Neurofibromatosis type 1 (NF1) is a cancer predisposition syndrome that results from dominant loss-of-function mutations mainly in the NF1 gene. Large rearrangements are present in 5–10% of affected patients, generally encompass NF1 neighboring genes, and are correlated with a more severe NF1 phenotype. Evident genotype–phenotype correlations and the importance of the co-deleted genes are difficult to establish. In our study we employed an evolutionary approach to provide further insights into the understanding of the fundamental function of genes that are co-deleted in subjects with NF1 microdeletions. Our goal was to access the ortholog and paralog relationship of these genes in primates and verify if purifying or positive selection are acting on these genes. Fourteen genes were analyzed in twelve mammalian species. Of these, four and ten genes showed positive selection and purifying selection, respectively. The protein, RNF135, showed three sites under positive selection at the RING finger domain, which may have been selected to increase efficiency in ubiquitination routes in primates. The phylogenetic analysis suggests distinct evolutionary constraint between the analyzed genes. With these analyses, we hope to help clarify the correlation of the co-deletion of these genes and the more severe phenotype of NF1.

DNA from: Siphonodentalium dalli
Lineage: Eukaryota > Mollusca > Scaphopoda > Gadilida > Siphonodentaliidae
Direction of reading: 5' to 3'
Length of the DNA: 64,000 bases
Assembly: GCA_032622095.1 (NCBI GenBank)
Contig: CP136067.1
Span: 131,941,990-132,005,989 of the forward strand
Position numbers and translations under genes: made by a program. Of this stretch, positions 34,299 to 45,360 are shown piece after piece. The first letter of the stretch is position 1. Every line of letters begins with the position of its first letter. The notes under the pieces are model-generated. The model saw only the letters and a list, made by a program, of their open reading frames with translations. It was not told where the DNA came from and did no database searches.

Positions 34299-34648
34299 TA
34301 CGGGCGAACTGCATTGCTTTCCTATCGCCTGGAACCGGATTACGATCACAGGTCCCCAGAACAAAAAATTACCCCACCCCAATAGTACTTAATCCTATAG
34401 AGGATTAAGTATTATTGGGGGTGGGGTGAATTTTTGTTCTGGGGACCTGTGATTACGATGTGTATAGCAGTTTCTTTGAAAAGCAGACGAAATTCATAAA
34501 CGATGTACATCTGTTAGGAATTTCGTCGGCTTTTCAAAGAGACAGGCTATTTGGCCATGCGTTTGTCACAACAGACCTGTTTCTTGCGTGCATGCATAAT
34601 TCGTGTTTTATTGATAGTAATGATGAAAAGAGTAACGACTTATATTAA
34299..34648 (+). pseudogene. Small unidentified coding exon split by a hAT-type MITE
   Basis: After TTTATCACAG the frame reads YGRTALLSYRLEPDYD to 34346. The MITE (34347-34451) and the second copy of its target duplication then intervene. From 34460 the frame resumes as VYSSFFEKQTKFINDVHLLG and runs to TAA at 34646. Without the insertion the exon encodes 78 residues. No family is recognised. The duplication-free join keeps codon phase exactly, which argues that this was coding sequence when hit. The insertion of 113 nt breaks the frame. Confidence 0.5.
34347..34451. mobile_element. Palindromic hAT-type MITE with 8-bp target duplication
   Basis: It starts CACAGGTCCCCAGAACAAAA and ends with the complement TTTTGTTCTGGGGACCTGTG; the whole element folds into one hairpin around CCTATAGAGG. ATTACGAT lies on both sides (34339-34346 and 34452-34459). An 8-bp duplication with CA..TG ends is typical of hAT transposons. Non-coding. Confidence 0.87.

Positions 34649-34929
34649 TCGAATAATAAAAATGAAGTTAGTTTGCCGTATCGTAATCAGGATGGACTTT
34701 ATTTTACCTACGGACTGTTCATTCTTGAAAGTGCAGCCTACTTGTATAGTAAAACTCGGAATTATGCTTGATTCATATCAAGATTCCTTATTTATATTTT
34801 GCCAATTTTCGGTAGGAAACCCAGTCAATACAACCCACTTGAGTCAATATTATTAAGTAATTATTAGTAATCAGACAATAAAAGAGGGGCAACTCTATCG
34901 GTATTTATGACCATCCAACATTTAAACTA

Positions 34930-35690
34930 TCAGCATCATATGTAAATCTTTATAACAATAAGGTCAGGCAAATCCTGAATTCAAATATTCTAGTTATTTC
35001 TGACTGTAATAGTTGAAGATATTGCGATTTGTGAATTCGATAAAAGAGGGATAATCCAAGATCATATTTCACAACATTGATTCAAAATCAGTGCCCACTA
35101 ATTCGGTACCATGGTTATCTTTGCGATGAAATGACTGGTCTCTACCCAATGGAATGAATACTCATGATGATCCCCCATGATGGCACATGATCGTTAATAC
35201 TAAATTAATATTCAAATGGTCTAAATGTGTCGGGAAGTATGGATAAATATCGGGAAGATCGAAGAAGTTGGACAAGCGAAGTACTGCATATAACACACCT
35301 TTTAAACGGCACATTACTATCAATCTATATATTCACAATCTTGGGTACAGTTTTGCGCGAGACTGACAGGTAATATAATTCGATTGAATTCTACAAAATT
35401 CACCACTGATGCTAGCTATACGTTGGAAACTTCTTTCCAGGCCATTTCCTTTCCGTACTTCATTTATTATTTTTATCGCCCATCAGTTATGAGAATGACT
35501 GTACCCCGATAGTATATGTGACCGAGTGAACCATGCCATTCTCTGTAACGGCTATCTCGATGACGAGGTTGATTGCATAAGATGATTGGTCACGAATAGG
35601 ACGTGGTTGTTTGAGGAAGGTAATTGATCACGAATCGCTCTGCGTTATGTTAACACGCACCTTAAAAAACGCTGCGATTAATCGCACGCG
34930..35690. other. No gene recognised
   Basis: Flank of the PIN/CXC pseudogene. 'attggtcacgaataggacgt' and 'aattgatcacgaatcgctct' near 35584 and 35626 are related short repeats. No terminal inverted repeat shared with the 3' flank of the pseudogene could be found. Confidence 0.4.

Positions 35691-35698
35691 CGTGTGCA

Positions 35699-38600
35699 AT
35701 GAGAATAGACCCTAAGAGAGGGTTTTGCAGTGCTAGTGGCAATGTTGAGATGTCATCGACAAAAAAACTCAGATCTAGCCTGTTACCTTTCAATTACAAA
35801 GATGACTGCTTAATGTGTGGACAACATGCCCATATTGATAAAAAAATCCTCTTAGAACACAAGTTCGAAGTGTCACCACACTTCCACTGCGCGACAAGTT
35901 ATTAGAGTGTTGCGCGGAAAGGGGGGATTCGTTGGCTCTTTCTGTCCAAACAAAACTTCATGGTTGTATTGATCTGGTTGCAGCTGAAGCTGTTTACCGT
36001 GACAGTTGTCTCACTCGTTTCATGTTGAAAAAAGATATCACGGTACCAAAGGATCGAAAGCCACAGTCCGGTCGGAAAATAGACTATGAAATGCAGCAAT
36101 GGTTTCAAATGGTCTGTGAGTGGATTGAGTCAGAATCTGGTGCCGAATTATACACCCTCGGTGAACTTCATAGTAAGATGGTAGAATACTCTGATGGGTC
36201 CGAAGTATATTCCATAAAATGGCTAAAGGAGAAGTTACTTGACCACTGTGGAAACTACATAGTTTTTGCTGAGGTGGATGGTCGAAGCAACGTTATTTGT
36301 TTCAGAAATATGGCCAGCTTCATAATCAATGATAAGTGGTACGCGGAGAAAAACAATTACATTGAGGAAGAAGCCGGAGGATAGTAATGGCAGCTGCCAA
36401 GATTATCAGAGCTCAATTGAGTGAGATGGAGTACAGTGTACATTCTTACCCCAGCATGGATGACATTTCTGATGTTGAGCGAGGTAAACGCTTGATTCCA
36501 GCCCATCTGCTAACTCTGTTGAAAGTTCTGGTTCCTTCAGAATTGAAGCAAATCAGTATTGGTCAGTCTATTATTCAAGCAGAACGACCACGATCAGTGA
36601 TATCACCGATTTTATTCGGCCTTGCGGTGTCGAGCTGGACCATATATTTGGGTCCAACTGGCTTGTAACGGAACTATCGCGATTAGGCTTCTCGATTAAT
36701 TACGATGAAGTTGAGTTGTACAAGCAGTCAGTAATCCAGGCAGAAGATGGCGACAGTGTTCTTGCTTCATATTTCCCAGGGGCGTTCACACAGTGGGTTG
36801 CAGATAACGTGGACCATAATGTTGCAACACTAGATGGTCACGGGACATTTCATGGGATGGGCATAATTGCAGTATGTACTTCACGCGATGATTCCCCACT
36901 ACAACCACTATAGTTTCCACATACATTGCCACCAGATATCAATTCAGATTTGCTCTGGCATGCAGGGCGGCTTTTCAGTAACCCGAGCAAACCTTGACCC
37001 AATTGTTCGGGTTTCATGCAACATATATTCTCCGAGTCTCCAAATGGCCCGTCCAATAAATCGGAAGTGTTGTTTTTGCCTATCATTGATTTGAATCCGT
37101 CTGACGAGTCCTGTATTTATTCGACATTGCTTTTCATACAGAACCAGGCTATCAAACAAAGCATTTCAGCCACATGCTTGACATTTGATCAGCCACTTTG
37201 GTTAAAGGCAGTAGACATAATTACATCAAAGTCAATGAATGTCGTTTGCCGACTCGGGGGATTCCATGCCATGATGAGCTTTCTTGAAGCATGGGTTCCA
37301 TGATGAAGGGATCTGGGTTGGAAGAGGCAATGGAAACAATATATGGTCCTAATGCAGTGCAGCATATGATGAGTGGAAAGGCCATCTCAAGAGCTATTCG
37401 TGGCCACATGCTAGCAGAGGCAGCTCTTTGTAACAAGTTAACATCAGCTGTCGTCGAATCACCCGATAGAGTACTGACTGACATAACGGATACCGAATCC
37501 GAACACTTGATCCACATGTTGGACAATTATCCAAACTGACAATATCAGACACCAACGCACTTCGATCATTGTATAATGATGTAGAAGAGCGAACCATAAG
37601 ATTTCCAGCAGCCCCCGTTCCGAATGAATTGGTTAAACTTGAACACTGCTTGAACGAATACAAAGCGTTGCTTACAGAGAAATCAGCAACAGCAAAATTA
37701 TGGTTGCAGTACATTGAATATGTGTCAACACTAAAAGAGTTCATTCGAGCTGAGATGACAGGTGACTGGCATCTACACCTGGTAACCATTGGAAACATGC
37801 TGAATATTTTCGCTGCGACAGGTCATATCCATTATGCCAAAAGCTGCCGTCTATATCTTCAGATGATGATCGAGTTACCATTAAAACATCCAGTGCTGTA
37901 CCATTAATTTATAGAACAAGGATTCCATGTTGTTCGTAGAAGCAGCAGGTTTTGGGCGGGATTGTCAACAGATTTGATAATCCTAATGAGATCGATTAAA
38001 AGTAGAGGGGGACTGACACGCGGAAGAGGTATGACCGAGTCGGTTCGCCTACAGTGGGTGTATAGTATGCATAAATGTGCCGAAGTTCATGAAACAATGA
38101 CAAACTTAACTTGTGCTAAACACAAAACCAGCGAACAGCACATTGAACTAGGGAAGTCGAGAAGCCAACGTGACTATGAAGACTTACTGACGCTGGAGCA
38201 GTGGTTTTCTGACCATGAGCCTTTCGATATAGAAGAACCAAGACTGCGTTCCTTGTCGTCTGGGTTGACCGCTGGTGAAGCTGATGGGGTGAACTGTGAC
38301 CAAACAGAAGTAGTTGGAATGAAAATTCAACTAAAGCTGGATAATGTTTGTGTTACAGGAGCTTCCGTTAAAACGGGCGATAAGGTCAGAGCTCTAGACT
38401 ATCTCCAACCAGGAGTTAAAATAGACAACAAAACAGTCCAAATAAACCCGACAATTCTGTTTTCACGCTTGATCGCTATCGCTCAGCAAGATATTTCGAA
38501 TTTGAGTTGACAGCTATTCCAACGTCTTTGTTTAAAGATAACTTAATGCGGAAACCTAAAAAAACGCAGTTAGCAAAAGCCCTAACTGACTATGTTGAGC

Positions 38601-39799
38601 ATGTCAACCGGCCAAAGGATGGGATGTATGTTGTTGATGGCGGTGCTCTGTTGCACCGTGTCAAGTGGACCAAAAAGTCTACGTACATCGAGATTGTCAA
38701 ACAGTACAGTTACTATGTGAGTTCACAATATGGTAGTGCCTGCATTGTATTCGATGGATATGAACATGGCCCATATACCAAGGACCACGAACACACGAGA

Keywords:
genotype–phenotype correlations; microdeletions; neurofibromatosis type 1; phylogenetic analysis

1. Introduction